For example, depth data may be calculated based on a “time-of-flight” method. In this method, light with known physical characteristics (such as wavelength) is emitted into a field-of-view. An energy sensor, such as a camera, receives the light that is reflected from the field-of-view. Changes in the physical characteristics of the light between its being emitted and its being received—for example, the round-trip transit time of a light pulse, or the phase shift of an emitted waveform allow calculation of the distance to various objects (that reflect the light) in the field-of-view. If light pulses are utilized (for example, to measure round-trip transit time), the emitter can be, for example, a pulsed LED. If continuous light is utilized (for example, to measure phase shift), the emitter can be, for example, a laser. Time-of-flight cameras are a subset of LIDAR (Light Detection and Ranging) technologies, in which emitted-and-reflected light is used to remotely gauge the distance or other properties of a target. LIDAR cameras are similar to radar devices; the main difference is that radar bounces radio waves off target objects, but LIDAR uses ultraviolet, visible, or near-infrared light. Mesa Imaging AG, of Zurich, Switzerland, is an example of a company that manufactures devices to acquire depth data through time-of-flight: for example, its SR4000 time-of-flight camera.

Besides LIDAR, a different method of calculating depth data is through the use of “pattern deformation methods,” also sometimes called “light coding”. In pattern deformation methods, a light pattern with known physical characteristics (such as pattern shape and spacing) is emitted into a field-of-view. An energy sensor, such as a camera, receives the light pattern that is reflected from the field-of-view. Changes in the pattern between its being emitted and its being received—for example, gridlines moving closer further apart, or average distances between speckled dots growing or shrinking—allow calculation of the distance to various objects (that reflect the light) in the field-of-view.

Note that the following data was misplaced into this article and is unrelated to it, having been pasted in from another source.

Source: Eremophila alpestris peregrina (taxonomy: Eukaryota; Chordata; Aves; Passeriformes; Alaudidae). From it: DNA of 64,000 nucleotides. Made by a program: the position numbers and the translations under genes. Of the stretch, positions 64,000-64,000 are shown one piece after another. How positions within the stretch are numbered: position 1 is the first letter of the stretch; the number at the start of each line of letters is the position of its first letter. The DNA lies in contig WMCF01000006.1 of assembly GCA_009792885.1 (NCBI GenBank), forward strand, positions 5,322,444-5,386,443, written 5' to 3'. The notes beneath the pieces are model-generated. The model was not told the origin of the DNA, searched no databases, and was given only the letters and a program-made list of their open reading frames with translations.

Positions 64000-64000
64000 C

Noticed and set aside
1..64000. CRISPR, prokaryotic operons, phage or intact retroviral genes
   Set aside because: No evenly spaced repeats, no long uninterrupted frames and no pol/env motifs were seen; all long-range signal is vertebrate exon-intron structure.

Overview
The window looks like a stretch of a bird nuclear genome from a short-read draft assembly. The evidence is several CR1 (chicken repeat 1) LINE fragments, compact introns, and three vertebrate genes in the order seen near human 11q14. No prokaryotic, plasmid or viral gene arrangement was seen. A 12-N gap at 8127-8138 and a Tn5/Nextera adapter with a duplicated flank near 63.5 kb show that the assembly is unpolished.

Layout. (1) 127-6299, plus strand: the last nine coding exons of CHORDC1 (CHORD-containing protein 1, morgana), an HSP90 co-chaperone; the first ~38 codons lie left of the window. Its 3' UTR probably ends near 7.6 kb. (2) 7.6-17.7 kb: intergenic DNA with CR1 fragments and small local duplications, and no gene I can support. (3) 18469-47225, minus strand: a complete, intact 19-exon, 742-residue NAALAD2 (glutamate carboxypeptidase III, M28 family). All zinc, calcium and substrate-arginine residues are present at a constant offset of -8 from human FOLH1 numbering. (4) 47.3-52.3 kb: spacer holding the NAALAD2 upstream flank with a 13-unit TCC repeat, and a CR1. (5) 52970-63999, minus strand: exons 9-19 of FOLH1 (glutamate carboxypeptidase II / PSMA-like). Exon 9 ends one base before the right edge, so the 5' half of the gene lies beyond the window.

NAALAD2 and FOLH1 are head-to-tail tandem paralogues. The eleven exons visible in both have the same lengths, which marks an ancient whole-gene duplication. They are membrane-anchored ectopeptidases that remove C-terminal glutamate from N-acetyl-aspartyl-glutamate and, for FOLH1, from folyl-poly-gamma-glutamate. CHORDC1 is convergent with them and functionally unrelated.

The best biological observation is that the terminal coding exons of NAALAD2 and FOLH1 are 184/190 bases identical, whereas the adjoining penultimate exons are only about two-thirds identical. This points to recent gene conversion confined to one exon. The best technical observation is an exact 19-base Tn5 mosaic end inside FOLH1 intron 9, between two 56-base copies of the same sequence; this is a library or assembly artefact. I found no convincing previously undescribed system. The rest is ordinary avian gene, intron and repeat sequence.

In contrast to time-of-flight or LIDAR, the specific wavelengths or transit times of the emitted light are not crucial; what matters in pattern-deformation methods are the emitted pattern in which the light is placed, and how that emitted pattern is subsequently reflected and deformed by objects in the field-of-view. Because the specific wavelength is less important in pattern-deformation methods, a common choice of wavelength in such methods is infrared, which light cannot be seen by the human eye, and can be superimposed on a scene without disturbing people. If the light pattern is relatively fixed and constant, it is called “structured light”—often, structured-light patterns are grids of regular lines.

If the light pattern exhibits random or pseudorandom variation, it is called “coded light”—often, coded-light patterns are lattices of dots. (The reason why random or pseudorandom variations may be used in light patterns is so that small areas of the pattern will “look slightly different” compared to each other, enabling easier lining-up and registration of the emitted and reflected patterns.) PrimeSense Limited, of Tel Aviv, Israel, is an example of a company that manufactures sensors to acquire depth data through pattern deformation: its sensors are embedded in, for example, the Microsoft Kinect device (Microsoft Corp., Seattle, USA) and the Asus Xtion device (Asustek Computer Inc., Taipei, Taiwan).